Accountability In Teamwork

1800 Words8 Pages
Wilson 1, Aundre (2 days late)

A work team has members who work interdependently on a specific, common goal to produce a result for their business. A work group is two or more individuals who are interdependent in their accomplishments and may or may not work in the same department. Role awareness, Conflict resolution, Managing, Appreciation, and Development. Within any group, training is directed at developing and/or further intensifying skills that are required in the short term to execute the task that a member has been called on to perform. After all, that’s what they’re paid for! Within teams, members are encouraged to collaborate, to not be afraid of admitting to mistakes, and to be open to criticism. So, it’s essential that the
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With authority comes the need for accountability. Accountability in a team works three ways. First, a team must be accountable to their supervisors (if applicable) through regular reporting and readjusting their vision as necessary to stay on track with the goals of the organization.

Second, each team member must be accountable to themselves. Know your limits, be self-aware about your attitudes, and be honest in all dealings with team members. Be an example for others to follow, a not part of a problem. Third, team members must be accountable to one another. Each member of the team should feel that they can question or call attention to a team member who is not performing tasks as assigned.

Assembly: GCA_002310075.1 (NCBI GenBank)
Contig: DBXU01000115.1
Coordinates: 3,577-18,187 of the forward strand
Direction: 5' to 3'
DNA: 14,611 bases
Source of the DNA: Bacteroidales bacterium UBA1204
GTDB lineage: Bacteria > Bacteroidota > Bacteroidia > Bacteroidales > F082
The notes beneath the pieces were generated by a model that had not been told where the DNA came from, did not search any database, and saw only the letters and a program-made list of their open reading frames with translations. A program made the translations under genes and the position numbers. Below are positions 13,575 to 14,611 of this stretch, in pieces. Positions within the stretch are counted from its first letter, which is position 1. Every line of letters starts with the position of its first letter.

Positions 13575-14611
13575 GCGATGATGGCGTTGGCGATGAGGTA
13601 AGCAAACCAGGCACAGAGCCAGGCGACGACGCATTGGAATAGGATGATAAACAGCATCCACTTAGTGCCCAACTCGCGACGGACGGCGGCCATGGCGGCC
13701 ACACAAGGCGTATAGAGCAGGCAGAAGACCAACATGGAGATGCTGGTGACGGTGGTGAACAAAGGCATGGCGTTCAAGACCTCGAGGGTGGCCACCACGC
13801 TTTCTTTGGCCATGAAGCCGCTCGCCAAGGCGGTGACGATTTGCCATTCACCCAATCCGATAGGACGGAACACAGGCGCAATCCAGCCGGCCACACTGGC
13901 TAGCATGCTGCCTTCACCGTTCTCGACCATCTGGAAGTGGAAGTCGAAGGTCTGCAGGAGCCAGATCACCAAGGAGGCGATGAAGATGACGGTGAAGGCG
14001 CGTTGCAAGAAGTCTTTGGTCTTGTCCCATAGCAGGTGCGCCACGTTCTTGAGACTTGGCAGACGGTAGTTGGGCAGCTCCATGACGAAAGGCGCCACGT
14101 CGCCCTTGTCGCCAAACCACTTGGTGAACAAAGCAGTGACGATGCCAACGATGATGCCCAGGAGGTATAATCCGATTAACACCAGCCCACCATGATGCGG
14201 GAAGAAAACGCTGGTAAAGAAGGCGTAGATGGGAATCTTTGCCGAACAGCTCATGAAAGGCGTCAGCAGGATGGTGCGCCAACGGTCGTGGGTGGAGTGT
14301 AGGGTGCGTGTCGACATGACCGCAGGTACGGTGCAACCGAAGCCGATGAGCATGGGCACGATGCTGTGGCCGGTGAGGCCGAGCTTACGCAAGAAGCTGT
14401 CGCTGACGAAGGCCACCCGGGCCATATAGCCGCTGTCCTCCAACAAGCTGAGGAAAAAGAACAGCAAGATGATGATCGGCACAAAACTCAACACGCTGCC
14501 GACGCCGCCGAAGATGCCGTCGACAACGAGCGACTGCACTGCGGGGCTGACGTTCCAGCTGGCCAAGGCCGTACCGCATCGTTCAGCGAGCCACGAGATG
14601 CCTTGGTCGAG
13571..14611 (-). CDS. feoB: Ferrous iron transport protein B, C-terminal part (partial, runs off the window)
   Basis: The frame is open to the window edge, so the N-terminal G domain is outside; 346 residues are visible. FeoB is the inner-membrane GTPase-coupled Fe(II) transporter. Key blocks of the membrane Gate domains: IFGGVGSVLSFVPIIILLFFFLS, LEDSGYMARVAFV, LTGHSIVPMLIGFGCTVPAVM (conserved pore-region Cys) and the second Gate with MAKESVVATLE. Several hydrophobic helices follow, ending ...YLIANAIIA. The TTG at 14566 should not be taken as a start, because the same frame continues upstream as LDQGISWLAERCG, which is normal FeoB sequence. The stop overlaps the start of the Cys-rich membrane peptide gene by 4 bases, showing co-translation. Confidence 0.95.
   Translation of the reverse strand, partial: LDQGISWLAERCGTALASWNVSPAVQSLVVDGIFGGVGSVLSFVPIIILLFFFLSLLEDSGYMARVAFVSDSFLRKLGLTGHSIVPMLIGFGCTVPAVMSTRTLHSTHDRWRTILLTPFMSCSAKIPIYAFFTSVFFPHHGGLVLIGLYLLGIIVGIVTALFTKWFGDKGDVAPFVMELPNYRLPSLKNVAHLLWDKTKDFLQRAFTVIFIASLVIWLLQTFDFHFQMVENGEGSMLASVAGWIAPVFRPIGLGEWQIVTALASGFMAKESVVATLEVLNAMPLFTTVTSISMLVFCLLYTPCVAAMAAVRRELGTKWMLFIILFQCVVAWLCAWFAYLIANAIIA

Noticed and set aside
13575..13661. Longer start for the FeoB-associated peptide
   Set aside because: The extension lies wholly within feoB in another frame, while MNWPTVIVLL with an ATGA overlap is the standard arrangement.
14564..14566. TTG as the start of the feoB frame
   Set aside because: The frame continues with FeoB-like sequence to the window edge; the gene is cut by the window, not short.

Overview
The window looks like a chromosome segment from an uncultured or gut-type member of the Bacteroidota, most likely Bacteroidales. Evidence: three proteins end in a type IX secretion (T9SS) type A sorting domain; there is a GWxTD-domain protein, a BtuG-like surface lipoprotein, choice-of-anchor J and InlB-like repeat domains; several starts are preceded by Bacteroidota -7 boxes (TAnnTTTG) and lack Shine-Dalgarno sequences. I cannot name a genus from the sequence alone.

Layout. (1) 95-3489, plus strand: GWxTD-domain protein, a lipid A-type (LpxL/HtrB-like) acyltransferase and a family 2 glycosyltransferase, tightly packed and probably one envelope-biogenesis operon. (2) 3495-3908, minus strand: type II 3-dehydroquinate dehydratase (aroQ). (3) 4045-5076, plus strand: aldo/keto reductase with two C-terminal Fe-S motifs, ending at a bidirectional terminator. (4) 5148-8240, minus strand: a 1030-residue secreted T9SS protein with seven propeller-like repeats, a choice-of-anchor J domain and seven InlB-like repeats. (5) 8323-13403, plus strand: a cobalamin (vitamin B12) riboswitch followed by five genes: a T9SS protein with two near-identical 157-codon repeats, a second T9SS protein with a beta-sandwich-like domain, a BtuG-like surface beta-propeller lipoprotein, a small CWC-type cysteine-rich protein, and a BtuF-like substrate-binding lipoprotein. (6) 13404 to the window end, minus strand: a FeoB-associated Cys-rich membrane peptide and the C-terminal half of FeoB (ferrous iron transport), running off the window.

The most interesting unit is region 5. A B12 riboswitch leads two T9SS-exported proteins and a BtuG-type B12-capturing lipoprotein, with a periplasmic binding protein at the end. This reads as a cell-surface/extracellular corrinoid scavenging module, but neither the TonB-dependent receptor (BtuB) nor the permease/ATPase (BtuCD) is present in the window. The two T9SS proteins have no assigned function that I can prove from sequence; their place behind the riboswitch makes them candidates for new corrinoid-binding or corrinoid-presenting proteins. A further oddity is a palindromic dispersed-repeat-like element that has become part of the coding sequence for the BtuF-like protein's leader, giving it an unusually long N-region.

Shared Goal well open with common interests and shared thoughts across the table. Clear, non-ambiguous goals really help a team function well. It’s so much easier to get from A to B if you can see where B is. Unfortunately, in today’s quickly changing business and social environments, setting clear goals is easier said than done. Especially in the realm of
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(2001). Team-Based Learning. Burlington, VT:

GoweLevin, P., and Kent, I. (2001). Draft manual on teamwork tutoring: 28 questions and answers for academics on teamwork in universities

Always be a reliable team player ready to help and assist your other team mates. A great team player is constantly reliable day in and day out, not just some of the time. You can count on them to get the job done, meet deadlines, keep their word and provide consistent quality work. With excellent performance, organization and follow-through on tasks they develop positive work relationships with team members and keep the team on track.

Communicate with confidence to make sure your point comes across clear and direct. Good team players might silently get the work done but shy away from speaking up and speaking often. Great team players communicate their ideas honestly and clearly and respect the views and opinions of others on the team. Clear, effective communication done constructively and respectfully is the key to getting
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